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              Reversal of histone lysine trimethylation by the JMJD2 family of histone demethylases.

              Histone methylation regulates chromatin structure, transcription, and epigenetic state of the cell. Histone methylation is dynamically regulated by histone methylases and demethylases such as LSD1 and JHDM1, which mediate demethylation of di- and monomethylated histones. It has been unclear whether demethylases exist that reverse lysine trimethylation. We show the JmjC domain-containing protein JMJD2A reversed trimethylated H3-K9/K36 to di- but not mono- or unmethylated products. Overexpression of JMJD2A but not a catalytically inactive mutant reduced H3-K9/K36 trimethylation levels in cultured cells. In contrast, RNAi depletion of the C. elegans JMJD2A homolog resulted in an increase in general H3-K9Me3 and localized H3-K36Me3 levels on meiotic chromosomes and triggered p53-dependent germline apoptosis. Additionally, other human JMJD2 subfamily members also functioned as trimethylation-specific demethylases, converting H3-K9Me3 to H3-K9Me2 and H3-K9Me1, respectively. Our finding that this family of demethylases generates different methylated states at the same lysine residue provides a mechanism for fine-tuning histone methylation.
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                Author and article information

                Journal
                0410462
                6011
                Nature
                Nature
                Nature
                0028-0836
                1476-4687
                29 April 2020
                03 June 2020
                June 2020
                03 December 2020
                : 582
                : 7813
                : 586-591
                Affiliations
                [1 ]Department of Therapeutic Radiology, Yale University School of Medicine, New Haven, CT 06520
                [2 ]Department of Genetics, Yale University School of Medicine, New Haven, CT 06520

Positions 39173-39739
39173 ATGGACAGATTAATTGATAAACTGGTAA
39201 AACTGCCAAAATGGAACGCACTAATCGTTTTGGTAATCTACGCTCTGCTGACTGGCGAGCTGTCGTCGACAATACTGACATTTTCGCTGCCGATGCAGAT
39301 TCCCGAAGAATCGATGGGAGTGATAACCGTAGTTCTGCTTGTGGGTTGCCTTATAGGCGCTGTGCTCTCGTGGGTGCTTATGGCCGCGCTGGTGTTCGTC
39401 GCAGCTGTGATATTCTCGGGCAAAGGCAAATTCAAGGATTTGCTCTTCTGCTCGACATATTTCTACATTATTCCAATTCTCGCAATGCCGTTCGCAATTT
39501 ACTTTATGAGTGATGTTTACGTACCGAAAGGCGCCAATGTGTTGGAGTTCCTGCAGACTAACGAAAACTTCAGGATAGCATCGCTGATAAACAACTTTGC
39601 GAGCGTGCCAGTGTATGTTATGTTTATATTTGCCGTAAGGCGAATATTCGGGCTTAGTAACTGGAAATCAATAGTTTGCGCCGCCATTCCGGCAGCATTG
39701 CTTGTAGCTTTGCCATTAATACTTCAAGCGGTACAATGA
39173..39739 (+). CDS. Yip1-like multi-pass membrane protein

[3 ]Department of Medical Oncology, University of Duisburg-Essen, Essen, Germany
                [4 ]Department of Cell Biology, Yale University School of Medicine, New Haven, CT 06520
                [5 ]Department of Molecular Biophysics and Biochemistry, Yale University, New Haven, CT 06520
                [6 ]Karmanos Cancer Institute, Wayne State University, Detroit MI 48201
                [7 ]Department of Urology, University of California at Los Angeles, Los Angeles, CA 90095
                [8 ]Department of Pathology, Yale University School of Medicine, New Haven, CT 06520
                Author notes

                Author contributions. P.L.S. designed and performed experiments and contributed to all aspects of the study. S.O. designed experiments and performed and analyzed imaging studies and laser micro-stripe irradiation. J.D. and N.E. performed DNA repair and cell biology assays and contributed to data analysis and compiling of the manuscript. Y.L. designed and performed the tumor growth delay assays. B.S., X.B., and K.N. provided reagents and contributed to the experiments. L.M. and M.C.K. designed and performed end resection assays. J.L. performed LC/MS assays. P.M.G. and R.S.B. conceptualized and supervised the study and interpreted the data. P.M.G., R.S.B., M.C.K., and P.L.S. wrote the manuscript.

                [* ]These authors jointly directed this work. Correspondence should be addressed to: Peter M. Glazer ( peter.glazer@ 123456yale.edu ), Ranjit S. Bindra ( ranjit.bindra@ 123456yale.edu ).
                Article
                NIHMS1589129
                10.1038/s41586-020-2363-0
                7319896
                32494005